I am glad that this forum group was placed here and am looking forward to seeing some things I might not have given a chance.

trechriron
06-03-2009, 03:21 PM
Here are some links to places that focus on the Indie RPG scene:

The Forge (http://www.indie-rpgs.com) - the place is called Indie RPGs dot com for crying out loud. :D Ron Edwards theories on game design are insightful and very controversial. There is a great list there of Indie games and links to all kind of game design resources.

Story Games (http://www.story-games.com/forums/) - A great forum that has a significant amount of discussion on some of the favorite Indie games out there.

Here are some Indie publishers I like:

Evil Hat Productions (http://www.evilhat.com/home/) - Makers of FATE (2.0 and 3.0), Spirit of the Century, Don't Rest Your Head (and variants/enhancements), and the upcoming Dresden Files RPG.

Atomik Sock Monkey Press (http://www.atomicsockmonkey.com/) - The creator of PDQ/PDQ#, makers of Swashbucklers of the 7 Skies; Monkey, Ninja, Pirate, Robot; Truth & Justice; Dead Inside and Zorcerer of Zo.

Silver Branch Games (http://www.silverbranch.co.uk/) - Makers of great supplements, Jaws of the Six Serpents (PDQ) and Legends Walk! (PDQ setting for Truth & Justice).

CRN Games (http://crngames.com/crngames/index) - makers of Donjon and The Shadow of Yesterday.

Bards and Sages Publishing (http://www.bardsandsages.com/) - Makers of the Karma RPG and various 3e D&D supplements.

Wise Turtle Publishing (http://www.wiseturtle.com/) - Makers of the Open Versitle Anime (OVA) RPG. A new edition is due out this year. You can follow that progress on the new OVA Blog (http://ovarpg.blogspot.com/).

Signal Fire Studios (http://www.signalfirestudios.com/) - A new design shop by Jamie Chambers and friends that will take up the torch for the Cortex RPG (Serenity, Battlestar Gallactica, Supernatural) when Marget Weiss retires from RPG design (soon). Here is a Wiki resource - Cortex RPG (http://cortexsystemrpg.org/).

Arc Dream Publishing (http://www.arcdream.com) - Makers of Wild Talents and Godlike and creators of the One Roll Engine (ORE). There are piles of free resources for ORE here on Project Nemesis (http://www.nemesis-system.com/). Also, check out Reign (http://www.gregstolze.com/reign/), a fantasy version of ORE and the creator's page - Greg Stolze (http://www.gregstolze.com).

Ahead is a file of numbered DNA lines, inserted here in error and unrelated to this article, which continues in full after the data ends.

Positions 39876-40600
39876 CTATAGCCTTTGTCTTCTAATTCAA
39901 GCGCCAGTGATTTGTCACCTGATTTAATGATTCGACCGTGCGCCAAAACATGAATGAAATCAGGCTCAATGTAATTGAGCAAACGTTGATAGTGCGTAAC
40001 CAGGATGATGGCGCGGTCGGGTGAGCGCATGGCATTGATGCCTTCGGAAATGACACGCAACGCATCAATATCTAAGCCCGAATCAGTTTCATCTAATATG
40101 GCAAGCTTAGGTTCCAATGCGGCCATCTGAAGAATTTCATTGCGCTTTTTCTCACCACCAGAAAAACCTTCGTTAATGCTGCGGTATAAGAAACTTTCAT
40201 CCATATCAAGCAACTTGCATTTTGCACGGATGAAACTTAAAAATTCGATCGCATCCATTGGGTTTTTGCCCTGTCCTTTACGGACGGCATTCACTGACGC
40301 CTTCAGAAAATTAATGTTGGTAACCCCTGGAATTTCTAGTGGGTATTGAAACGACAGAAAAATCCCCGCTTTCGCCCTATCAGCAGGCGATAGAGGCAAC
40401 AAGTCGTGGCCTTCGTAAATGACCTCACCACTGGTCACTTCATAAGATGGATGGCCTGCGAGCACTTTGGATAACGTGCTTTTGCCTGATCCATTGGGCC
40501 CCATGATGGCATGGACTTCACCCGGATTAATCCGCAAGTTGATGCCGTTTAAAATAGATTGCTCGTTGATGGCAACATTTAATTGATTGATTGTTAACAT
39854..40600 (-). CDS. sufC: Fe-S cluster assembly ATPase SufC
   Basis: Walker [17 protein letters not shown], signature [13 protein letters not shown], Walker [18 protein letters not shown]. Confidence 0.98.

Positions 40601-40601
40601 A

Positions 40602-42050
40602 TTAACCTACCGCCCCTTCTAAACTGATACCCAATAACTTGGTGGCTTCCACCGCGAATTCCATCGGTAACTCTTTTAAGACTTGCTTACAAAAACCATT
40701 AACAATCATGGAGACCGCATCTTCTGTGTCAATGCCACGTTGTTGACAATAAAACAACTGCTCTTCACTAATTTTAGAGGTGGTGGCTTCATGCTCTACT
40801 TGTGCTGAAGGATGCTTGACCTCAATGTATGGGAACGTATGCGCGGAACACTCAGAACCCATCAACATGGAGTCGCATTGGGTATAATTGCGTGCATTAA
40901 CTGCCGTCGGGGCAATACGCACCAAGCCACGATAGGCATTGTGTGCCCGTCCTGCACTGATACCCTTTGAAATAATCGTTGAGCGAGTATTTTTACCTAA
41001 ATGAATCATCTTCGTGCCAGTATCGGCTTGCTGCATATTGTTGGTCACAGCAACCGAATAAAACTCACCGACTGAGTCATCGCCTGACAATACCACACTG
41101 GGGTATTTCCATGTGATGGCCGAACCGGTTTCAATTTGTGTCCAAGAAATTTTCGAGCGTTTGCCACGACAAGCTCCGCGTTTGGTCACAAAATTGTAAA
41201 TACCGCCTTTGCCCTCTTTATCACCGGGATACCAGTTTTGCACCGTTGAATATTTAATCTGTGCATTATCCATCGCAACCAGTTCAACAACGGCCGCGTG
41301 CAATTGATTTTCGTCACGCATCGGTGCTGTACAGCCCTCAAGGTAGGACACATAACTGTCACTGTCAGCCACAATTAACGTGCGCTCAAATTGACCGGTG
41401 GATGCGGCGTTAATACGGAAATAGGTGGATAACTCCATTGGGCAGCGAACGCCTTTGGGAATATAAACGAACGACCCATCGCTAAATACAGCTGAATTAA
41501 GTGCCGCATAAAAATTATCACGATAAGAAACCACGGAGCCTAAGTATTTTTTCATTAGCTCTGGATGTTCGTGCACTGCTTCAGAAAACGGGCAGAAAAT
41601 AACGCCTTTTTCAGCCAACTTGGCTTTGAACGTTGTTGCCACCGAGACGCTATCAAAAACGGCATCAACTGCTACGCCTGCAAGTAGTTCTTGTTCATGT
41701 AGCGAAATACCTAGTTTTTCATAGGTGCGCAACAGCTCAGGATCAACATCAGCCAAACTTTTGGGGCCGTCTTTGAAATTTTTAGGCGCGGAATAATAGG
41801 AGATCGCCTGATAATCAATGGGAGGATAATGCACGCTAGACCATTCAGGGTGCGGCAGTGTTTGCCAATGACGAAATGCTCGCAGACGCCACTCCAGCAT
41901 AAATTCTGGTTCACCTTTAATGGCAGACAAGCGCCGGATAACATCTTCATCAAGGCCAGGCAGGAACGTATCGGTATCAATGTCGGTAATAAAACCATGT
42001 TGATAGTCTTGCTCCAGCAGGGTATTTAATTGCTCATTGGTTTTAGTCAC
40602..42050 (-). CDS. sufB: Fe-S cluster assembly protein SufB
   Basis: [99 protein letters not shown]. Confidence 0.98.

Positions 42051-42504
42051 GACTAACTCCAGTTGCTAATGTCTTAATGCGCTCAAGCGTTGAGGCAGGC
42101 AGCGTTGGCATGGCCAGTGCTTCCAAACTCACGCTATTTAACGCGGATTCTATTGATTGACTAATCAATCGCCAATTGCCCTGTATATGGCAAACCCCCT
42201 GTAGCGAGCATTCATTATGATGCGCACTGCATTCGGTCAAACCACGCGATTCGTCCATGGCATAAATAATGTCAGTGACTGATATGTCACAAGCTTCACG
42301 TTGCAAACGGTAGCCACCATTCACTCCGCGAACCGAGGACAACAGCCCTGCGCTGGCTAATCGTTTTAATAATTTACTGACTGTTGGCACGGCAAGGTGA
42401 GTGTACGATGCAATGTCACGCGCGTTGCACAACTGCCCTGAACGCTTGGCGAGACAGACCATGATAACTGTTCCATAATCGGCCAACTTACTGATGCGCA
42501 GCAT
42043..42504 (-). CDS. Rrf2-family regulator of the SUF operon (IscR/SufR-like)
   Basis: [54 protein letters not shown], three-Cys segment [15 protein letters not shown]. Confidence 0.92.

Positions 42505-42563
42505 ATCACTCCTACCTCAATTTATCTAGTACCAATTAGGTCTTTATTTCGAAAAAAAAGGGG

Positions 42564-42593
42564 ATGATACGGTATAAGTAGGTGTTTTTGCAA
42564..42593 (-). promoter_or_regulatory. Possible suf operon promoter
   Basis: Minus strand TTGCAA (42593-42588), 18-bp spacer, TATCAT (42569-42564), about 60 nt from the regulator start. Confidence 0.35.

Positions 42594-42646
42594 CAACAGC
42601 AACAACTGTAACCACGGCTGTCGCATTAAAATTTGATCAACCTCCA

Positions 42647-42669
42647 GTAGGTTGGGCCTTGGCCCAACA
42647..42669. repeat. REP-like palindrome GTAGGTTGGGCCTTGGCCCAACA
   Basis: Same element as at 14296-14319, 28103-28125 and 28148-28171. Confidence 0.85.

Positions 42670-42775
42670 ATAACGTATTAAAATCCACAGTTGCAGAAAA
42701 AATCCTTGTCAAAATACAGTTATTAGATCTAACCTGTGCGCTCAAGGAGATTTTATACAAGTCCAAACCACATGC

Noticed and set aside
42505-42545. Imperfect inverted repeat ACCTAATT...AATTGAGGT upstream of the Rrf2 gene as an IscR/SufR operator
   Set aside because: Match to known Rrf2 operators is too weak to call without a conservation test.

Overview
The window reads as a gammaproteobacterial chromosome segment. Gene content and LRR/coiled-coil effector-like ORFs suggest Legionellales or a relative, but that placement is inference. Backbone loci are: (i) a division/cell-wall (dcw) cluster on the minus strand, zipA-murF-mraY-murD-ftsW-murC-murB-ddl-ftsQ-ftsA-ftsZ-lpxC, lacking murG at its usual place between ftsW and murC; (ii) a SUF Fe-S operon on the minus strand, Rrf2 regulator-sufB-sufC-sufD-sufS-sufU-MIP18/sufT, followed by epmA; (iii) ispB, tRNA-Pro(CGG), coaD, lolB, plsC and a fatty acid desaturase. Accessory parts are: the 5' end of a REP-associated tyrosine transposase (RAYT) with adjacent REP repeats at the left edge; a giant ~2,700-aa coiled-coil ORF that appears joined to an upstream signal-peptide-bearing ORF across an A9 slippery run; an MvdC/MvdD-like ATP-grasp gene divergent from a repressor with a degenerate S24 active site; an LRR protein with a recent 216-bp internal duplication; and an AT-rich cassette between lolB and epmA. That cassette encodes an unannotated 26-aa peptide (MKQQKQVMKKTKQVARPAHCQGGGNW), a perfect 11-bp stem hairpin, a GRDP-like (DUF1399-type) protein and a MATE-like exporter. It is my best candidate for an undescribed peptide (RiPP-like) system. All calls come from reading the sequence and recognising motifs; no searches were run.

The Suzerain RPG (http://www.suzerain.info/) by Talisman Studios (http://talisman-studios.com/) is an interesting game worth checking out.

Hellas RPG (http://www.hellasrpg.com) utilizing the OMNI system, is another beautiful RPG worth checking out.

Here is an example of an Indie publisher with some intense and gorgeous production quality. The upcoming Shard RPG (http://www.shardrpg.com/). Looks to be a interesting game.

[Please post more links and info to add to the collection!]


That's just it, though. They're different, but they're not all completely different. There are no hard and fast qualifications, true, but there are deep norms at play, consciously or not, when enthusiasts use the terms. And norms are informative.

Of course, I second the motion to have Farcaster set the terms as he wishes. I also enthusiastically second the fmitchell's suggestion that we turn the conversation to the games we consider exemplary. However, in doing so, I think it's a little unfair to think of Farcaster's potential judgement--or anyone else's (if they've thought long and hard about the issue)--as being hopelessly subjective.

This forum is barely a week old and already there have been recommendations that I, for one, am grateful to have been made aware of, including yours Tesral. I'm like a kid in a candy store--and this despite the fact that others may have different (yet overlapping) ideas about what qualifies as candy (is gum candy?--how about soda?--popsicles?--why are large sugar crystals recognized quintessentially as rock candy, but a packet of sugar is just, well, sugar?)